"So the householder is likely to see an increase on this account on top of the 5.3 percent. In some years previous to this, the city did not increase the rates in the revaluation year. Why not this year?" he wondered.

The council stressed that the rates increases were only proposals at this stage and residents and businesses would have an opportunity to lodge objections against these proposed hikes.
The revenue department spokesman, Stan Maphologela, said public meetings would be held from today until April 24 at peoples' centres for residents to make their inputs. Residents are encouraged to attend.

  Comment on this Article

  Please login to post comments

Post to my facebook wall
Characters remaining

    Latest Property News
    • 17 Nov 2017
      FWJK has announced the launch of its latest residential brand, the Lil’ Apple, which will be launched simultaneously in two developments in Cape Town and Umhlanga totaling 600 apartments. The Lil’ Apple is set to be a brand of FWJK’s New York style apartments which will be rolled out nationally.
    • 17 Nov 2017
      It’s been a tumultuous year on many fronts, with socio-political uncertainty setting the tone for much of South Africa’s economic activity yet despite this and seemingly counter-intuitively, the residential property market has held up well.
    • 17 Nov 2017
      The EAAB (the Estate Agency Affairs Board) recently claimed that around 50,000 illegal estate agents could currently be operating illegally.
    • 16 Nov 2017
      Penthouses are synonymous with New York – characterised by high-rise living that is decidedly luxurious and spacious. While exclusivity comes at a price, you can still create a “penthouse” look and feel in your existing apartment or even the upstairs bedroom of a double storey house with some clever design changes and styling touches.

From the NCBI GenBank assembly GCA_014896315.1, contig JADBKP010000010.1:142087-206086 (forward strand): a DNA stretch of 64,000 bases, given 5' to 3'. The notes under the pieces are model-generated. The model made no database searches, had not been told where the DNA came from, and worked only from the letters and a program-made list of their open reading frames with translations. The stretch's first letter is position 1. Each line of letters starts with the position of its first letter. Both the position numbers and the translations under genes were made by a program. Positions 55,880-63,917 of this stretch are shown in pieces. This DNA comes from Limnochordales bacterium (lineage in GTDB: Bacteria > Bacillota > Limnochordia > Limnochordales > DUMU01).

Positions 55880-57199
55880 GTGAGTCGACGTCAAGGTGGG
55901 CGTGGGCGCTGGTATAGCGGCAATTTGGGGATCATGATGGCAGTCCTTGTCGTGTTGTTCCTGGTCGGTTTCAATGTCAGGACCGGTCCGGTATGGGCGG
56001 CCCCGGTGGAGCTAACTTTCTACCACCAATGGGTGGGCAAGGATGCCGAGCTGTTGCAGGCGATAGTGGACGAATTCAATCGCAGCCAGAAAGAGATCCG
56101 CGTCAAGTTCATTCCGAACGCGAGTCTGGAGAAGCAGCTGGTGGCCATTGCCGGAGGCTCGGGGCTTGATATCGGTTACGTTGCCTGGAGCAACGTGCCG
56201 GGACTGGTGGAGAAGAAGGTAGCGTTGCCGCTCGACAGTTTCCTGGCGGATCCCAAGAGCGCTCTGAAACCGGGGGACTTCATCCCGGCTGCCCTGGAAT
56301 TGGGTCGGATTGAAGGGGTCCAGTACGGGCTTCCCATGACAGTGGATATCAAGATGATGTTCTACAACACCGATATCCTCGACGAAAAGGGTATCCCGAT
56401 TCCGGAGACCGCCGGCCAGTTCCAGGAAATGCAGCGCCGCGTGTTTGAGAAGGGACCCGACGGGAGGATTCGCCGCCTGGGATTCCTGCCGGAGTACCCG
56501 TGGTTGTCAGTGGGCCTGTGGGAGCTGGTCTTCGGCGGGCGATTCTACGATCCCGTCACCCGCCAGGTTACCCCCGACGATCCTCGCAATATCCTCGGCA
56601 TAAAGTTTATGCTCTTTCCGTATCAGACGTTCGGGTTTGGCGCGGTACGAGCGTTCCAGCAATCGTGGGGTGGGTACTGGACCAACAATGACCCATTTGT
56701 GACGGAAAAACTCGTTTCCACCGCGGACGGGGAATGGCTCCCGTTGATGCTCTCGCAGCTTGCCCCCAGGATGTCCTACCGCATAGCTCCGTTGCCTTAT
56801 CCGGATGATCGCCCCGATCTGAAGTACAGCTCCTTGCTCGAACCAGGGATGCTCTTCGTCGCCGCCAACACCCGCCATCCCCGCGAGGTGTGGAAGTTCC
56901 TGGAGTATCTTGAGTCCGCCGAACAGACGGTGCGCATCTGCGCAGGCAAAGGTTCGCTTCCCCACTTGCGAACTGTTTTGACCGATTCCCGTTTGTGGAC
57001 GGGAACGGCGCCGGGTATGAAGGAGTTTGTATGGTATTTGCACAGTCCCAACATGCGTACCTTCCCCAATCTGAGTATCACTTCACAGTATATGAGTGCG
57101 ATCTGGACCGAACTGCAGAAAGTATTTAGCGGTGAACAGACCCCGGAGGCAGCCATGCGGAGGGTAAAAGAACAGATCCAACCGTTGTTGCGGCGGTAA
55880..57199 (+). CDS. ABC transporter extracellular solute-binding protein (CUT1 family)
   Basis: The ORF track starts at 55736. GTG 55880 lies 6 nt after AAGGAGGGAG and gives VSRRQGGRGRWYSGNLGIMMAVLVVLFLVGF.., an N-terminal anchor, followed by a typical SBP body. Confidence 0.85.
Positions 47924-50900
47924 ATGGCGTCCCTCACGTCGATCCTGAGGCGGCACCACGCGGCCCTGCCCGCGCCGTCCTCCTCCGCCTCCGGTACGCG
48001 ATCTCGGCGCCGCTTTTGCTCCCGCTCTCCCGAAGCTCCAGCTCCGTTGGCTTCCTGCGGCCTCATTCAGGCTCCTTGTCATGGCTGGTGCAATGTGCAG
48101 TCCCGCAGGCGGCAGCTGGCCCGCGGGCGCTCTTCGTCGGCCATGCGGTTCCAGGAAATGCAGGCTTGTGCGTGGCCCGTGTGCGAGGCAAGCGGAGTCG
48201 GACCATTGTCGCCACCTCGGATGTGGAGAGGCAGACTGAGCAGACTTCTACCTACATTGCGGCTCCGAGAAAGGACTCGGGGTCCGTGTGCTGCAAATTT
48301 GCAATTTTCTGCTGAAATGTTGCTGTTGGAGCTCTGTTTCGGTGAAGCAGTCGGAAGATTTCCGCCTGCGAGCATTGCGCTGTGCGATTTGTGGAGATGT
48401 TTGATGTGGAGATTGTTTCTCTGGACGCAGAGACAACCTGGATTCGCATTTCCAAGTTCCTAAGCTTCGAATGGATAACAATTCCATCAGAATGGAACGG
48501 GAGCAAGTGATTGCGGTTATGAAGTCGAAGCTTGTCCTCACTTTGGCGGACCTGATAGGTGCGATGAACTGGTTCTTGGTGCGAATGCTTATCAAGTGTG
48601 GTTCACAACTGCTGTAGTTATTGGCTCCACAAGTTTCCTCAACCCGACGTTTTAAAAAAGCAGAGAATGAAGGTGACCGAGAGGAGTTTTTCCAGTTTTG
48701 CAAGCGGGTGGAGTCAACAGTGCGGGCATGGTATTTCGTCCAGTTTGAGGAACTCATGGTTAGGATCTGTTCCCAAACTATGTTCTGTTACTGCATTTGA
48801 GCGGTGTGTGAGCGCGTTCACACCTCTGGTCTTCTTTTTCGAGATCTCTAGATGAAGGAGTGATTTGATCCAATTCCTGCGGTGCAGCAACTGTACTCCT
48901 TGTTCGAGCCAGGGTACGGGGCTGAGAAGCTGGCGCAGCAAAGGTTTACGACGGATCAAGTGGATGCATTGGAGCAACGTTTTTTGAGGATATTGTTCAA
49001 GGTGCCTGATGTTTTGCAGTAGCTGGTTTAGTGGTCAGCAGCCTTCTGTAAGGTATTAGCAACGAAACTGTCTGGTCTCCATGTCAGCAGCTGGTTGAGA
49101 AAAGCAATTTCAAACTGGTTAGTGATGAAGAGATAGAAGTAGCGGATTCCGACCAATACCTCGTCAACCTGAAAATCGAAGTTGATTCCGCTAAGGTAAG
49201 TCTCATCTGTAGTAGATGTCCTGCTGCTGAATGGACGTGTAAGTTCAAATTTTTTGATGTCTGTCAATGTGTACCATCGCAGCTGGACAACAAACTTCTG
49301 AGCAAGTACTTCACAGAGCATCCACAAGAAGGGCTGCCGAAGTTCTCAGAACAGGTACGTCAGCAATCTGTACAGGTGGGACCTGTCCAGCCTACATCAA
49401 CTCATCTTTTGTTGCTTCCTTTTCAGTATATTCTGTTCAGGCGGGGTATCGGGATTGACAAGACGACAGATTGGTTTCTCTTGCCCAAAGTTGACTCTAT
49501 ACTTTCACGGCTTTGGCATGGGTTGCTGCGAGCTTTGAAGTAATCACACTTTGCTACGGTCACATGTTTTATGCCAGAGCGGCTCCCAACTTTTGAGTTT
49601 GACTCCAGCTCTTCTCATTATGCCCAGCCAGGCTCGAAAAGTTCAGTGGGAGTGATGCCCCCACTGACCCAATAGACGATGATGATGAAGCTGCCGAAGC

• 16 Nov 2017
      The area has long been popular with kite surfers and, with escalating property prices in Cape Town itself, is increasingly in demand with home owners who work in town, but are looking to invest in more affordable properties.
    • 16 Nov 2017
      Cape Town’s popularity as a world-class tourist destination has resulted in a spike in the number of homes available for holiday lets and fuelled investor demand for sectional title units with short term rental potential.
    • 15 Nov 2017
      Sappi, one of South Africa’s oldest global companies and a leading global supplier of sustainable woodfibre products, has moved its global and regional headquarters to a new site on the corner of Oxford and 14th Avenue in Rosebank.
    • 15 Nov 2017
      There’s an old saying in real estate that you should seek to make a profit when you buy, not only when you sell – and a large part of succeeding at that endeavour is buying a home in an area with desirable features that will enhance the resale value of your property.
    Subscribe to the MyProperty Newsletter

    Last Name  
    Email Address  
    Email Frequency
    Share this Page

    For Sale Property
    Rental Property
    More Options
    Connect with us